After a year-long delay, Impeachment: American Crime Story finally premiered Sept. 7 on FX, and this season, the Emmy-winning show turns its focus to the Bill Clinton-Monica Lewinsky scandal. Like the two seasons that preceded it—which focused on the O.J. Simpson and Gianni Versace murder cases—a big part of the show’s appeal of comes from watching award-winning actors like Clive Owen and Sarah Paulson portray real-life characters.
Also like previous seasons, the casting is a little up-and-down in terms of accuracy. While there may not be a misstep on the level of John Travolta as Robert Shapiro, some actors are definitely more convincing than others. To get you ready for tonight’s 90-minute season premiere, here's our comparison of the main cast with the political powerhouses they portray. To watch new episodes of Impeachment: American Crime Story Tuesdays at 10pm ET on FX, subscribe to Sling Blue using the link at the bottom of this page.
In terms of physical similarities, the biggest disparity between an actor and their real-world counterpart is character actress Margo Martindale as literary agent Lucianne Goldberg. Martindale is terrific in the role, displaying a cutting wit as she manipulates the strings on an attention-hungry Linda Tripp. But a Google image search won’t have you doing a double-take between Martindale and Goldberg.
That also applies to Billy Eichner as pioneering news blogger Matt Drudge. Like Martindale, Eichner bites into his juicy part like a hungry dog with a fat steak, but to my eyes, Jason Segel would have been more accurate.
The final actor that might have you squinting to see the resemblance is former Sopranos star Edie Falco as Hillary Clinton. Similar to several characters on the show, her wig and costuming do some of the heavy lifting for the role. However, the bigger issue is that Hillary isn’t really featured in early episodes, so we might change our minds as the story progresses and we get to see more of Falco’s portrayal.
Oh Say, Can You See It?
Perhaps more than any modern President, Bill Clinton has one of the most distinct and irreplicable faces, a visage that’s both down-home folksy and strikingly handsome. Clive Owen is a solid casting choice and he does an excellent job at imitating Bill's unmistakable vocal inflections, but, like Cuba Gooding Jr. as O.J., Clinton is such a famous face, it’s difficult to imagine any actor disappearing into the role.
As for Monica Lewinsky, Beanie Feldstein is about as accurate as you could hope for in Hollywood. The bigger issue is that, unlike some of the high-profile politicians and pundits we’ve grown used to seeing on TV for decades, Lewinsky (who is also a producer on the series) has maintained a fairly low-profile, making it more difficult to latch onto the reference points between Feldstein and the person she’s playing.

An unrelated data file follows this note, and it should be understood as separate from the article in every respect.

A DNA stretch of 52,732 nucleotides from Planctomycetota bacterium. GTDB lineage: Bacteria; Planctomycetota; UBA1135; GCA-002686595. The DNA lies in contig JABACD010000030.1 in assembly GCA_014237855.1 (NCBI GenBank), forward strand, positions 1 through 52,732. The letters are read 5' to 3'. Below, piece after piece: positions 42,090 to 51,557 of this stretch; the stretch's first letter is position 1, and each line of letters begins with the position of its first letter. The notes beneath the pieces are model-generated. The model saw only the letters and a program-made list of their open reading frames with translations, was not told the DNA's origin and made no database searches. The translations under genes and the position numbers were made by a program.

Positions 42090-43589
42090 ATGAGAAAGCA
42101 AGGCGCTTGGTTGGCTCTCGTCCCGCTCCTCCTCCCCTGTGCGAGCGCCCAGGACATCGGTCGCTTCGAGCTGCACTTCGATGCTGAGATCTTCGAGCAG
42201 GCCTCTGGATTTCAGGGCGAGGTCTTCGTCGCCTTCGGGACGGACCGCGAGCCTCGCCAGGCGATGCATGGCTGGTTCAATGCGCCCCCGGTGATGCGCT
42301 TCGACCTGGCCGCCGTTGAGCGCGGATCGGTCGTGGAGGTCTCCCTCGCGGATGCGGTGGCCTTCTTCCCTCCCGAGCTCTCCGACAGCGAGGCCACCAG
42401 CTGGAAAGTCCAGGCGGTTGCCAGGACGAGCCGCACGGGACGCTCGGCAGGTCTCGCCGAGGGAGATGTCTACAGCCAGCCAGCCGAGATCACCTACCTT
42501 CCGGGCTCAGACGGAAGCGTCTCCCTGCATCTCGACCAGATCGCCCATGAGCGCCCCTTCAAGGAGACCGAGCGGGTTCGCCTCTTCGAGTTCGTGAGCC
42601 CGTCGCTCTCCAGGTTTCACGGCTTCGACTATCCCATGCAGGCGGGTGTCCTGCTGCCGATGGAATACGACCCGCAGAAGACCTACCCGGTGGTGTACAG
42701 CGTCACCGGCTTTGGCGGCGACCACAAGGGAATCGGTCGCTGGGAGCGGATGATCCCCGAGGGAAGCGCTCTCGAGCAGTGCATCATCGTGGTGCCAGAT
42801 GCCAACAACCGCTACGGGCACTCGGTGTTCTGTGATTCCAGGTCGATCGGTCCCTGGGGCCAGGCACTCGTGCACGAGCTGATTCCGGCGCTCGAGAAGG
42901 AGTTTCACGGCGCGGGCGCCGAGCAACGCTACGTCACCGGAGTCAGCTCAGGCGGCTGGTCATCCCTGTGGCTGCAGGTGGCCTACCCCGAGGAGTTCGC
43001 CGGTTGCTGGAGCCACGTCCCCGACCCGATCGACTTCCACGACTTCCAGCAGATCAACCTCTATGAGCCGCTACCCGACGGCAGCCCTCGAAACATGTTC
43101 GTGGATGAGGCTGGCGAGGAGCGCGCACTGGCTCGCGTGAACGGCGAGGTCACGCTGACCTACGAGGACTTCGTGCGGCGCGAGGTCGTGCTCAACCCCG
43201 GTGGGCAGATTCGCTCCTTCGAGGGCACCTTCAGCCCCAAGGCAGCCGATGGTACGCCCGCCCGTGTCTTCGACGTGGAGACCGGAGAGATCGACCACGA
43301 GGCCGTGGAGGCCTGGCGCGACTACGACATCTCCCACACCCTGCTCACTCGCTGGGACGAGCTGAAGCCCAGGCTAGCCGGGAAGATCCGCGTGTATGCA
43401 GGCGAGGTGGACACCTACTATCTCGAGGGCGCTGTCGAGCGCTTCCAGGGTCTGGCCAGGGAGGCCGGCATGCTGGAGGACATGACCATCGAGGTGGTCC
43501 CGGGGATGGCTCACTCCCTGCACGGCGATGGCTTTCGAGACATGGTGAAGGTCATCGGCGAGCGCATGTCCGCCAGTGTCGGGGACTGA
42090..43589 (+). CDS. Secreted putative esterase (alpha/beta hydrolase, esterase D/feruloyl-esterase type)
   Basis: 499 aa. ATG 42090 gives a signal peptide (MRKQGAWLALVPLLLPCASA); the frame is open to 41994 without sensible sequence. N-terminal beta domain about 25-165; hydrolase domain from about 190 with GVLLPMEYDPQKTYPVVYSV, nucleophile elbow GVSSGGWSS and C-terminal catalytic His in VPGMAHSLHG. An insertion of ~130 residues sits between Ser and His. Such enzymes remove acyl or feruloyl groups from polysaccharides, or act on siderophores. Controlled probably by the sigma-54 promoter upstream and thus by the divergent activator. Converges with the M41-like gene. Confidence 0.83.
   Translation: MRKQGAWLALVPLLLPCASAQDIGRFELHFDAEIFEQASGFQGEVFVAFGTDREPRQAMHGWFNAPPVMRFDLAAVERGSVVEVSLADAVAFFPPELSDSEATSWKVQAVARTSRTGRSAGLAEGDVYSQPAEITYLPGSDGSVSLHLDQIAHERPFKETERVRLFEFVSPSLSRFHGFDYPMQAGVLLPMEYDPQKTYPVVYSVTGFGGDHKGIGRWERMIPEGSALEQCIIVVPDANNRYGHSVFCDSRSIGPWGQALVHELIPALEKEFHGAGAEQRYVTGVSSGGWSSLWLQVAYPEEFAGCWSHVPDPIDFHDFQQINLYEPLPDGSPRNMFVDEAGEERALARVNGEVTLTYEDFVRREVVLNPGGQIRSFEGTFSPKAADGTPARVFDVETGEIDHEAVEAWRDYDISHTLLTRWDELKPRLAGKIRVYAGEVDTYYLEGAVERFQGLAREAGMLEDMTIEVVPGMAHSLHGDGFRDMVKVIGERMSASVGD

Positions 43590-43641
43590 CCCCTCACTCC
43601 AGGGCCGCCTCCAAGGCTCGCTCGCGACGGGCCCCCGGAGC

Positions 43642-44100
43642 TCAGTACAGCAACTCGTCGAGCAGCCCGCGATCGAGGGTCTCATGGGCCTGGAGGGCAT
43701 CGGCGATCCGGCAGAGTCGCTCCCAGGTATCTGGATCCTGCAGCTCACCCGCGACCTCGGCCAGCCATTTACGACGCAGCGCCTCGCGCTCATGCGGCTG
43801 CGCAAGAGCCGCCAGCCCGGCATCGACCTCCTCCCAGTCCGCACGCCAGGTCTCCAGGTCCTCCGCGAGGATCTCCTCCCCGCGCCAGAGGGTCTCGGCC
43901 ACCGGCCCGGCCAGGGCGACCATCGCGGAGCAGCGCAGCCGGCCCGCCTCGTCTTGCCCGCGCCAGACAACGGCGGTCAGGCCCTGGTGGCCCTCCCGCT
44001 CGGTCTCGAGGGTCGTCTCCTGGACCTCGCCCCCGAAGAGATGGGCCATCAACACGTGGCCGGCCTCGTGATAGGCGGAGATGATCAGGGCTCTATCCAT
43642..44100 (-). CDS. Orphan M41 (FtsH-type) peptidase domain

The last bit of mixed-bag casting is Cobie Smulders as conservative author and personality Ann Coulter. Betty Gilpin of Glow and The Hunt was originally cast in the role, but she had to drop out of the show due to scheduling conflicts. Gilpin definitely looks more like Coulter, but Smulders—whose IRL husband Taran Killam also has a significant role in the show—absolutely nails her voice and general "cat-that-swallowed-the-canary" demeanor.
In terms of the most striking natural resemblance, that would have to be Judith Light as Susan Carpenter-McMillan, the activist and “conservative feminist” that takes Paula Jones under her wing. Light also appeared in the second season of American Crime Story but her casting here is less a result of her connections to the Ryan Murphy acting troupe than the fact that she and Carpenter-McMillan look virtually indistinguishable.
Tony-winning actress Annaleigh Ashford isn’t exactly a dead-ringer for Paula Jones, the former Arkansas state employee who sued Clinton for sexual harassment. But with the help of a prosthetic nose, she inhabits the role perfectly, playing Jones as naive and old-fashioned but ultimately kind-hearted, the type of person who is totally unprepared for the storm she’s standing in the center of.
We’re saving our highest praise for Sarah Paulson as Linda Tripp. Paulson won her first Emmy for her portrayal of Marcia Clark in the first season of American Crime Story, and she could get her second for her role in season three. Needless to say, Paulson looks nothing like Tripp in her daily life, yet, with the help of hours of makeup and prosthetics, she's uncanny as Tripp, the woman whose secret recordings became the foundation of Clinton's impeachment case. Tripp is the center of the story in early episodes, and Paulson plays her as the type of office gossip most of us have met in our own lives. But her job in the White House gave Tripp a taste of power, one that she’s just as eager to exploit as Clinton was. Even as the famous characters in American Crime Story are authoring history, they’re governed by the same impulsive, messy, and contradictory emotions as the rest of us.
New episodes of Impeachment: American Crime Story air Tuesday nights at 10pm ET on FX.